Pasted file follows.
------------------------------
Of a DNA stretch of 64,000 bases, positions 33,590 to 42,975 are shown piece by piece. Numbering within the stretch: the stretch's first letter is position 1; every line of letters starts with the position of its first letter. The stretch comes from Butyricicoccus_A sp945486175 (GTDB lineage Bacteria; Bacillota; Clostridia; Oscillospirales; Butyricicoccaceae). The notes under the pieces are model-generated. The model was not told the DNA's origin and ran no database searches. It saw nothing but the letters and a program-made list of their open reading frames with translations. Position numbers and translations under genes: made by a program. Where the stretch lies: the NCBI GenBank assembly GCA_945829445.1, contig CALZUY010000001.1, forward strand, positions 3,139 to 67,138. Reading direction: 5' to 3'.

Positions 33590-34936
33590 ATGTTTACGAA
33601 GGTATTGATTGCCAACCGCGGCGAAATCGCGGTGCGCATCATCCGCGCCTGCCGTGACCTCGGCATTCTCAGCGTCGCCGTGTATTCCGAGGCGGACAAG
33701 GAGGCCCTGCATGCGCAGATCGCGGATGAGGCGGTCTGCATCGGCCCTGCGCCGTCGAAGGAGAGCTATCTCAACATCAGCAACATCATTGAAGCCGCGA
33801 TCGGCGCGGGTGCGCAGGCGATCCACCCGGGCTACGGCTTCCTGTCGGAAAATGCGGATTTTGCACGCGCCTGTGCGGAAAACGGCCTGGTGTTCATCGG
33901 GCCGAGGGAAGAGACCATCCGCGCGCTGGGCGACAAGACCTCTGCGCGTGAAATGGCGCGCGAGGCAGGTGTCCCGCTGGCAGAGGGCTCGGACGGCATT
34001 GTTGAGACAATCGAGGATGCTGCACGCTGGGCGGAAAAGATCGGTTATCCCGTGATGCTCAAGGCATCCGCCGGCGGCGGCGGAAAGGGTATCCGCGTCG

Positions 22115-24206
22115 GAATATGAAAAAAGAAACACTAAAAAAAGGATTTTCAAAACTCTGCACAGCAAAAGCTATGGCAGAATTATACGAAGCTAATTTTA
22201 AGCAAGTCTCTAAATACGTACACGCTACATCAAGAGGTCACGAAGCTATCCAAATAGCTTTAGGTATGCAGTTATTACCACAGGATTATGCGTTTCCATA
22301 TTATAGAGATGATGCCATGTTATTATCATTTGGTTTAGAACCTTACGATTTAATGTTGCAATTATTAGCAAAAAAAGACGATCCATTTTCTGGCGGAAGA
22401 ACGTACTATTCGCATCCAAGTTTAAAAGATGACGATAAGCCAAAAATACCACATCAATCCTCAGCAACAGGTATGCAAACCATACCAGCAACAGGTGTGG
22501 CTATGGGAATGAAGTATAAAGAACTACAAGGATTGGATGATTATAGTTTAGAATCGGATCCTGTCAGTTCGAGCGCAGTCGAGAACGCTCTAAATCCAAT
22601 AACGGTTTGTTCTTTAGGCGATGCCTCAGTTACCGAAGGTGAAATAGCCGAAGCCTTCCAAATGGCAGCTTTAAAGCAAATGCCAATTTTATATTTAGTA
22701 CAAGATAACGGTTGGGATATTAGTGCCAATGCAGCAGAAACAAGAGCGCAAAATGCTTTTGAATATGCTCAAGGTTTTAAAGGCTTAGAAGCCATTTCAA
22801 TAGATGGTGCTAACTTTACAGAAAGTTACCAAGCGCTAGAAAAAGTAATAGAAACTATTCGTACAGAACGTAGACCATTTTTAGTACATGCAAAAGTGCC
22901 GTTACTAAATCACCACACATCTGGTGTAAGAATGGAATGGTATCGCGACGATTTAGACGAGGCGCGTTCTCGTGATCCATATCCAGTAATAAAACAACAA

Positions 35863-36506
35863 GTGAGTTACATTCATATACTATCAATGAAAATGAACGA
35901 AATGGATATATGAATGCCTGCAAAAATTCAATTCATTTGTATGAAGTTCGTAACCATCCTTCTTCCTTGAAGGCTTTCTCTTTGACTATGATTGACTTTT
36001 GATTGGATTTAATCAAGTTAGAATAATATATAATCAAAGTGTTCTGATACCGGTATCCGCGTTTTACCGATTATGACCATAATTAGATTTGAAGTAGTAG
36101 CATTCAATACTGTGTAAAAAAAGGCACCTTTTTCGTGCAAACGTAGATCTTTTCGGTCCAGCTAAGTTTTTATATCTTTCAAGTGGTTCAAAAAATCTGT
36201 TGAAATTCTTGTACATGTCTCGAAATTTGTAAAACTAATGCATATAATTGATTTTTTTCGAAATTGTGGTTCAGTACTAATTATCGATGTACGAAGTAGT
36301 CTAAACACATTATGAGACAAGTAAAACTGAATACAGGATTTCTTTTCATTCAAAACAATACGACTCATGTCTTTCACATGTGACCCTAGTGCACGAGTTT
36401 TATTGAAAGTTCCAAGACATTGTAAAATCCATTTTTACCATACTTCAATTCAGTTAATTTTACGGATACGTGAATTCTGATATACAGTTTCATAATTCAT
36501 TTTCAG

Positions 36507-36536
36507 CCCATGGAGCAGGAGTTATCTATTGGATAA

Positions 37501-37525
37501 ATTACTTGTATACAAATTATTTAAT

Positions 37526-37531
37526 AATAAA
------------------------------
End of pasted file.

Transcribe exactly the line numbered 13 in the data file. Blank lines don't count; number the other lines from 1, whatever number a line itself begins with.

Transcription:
22401 ACGTACTATTCGCATCCAAGTTTAAAAGATGACGATAAGCCAAAAATACCACATCAATCCTCAGCAACAGGTATGCAAACCATACCAGCAACAGGTGTGG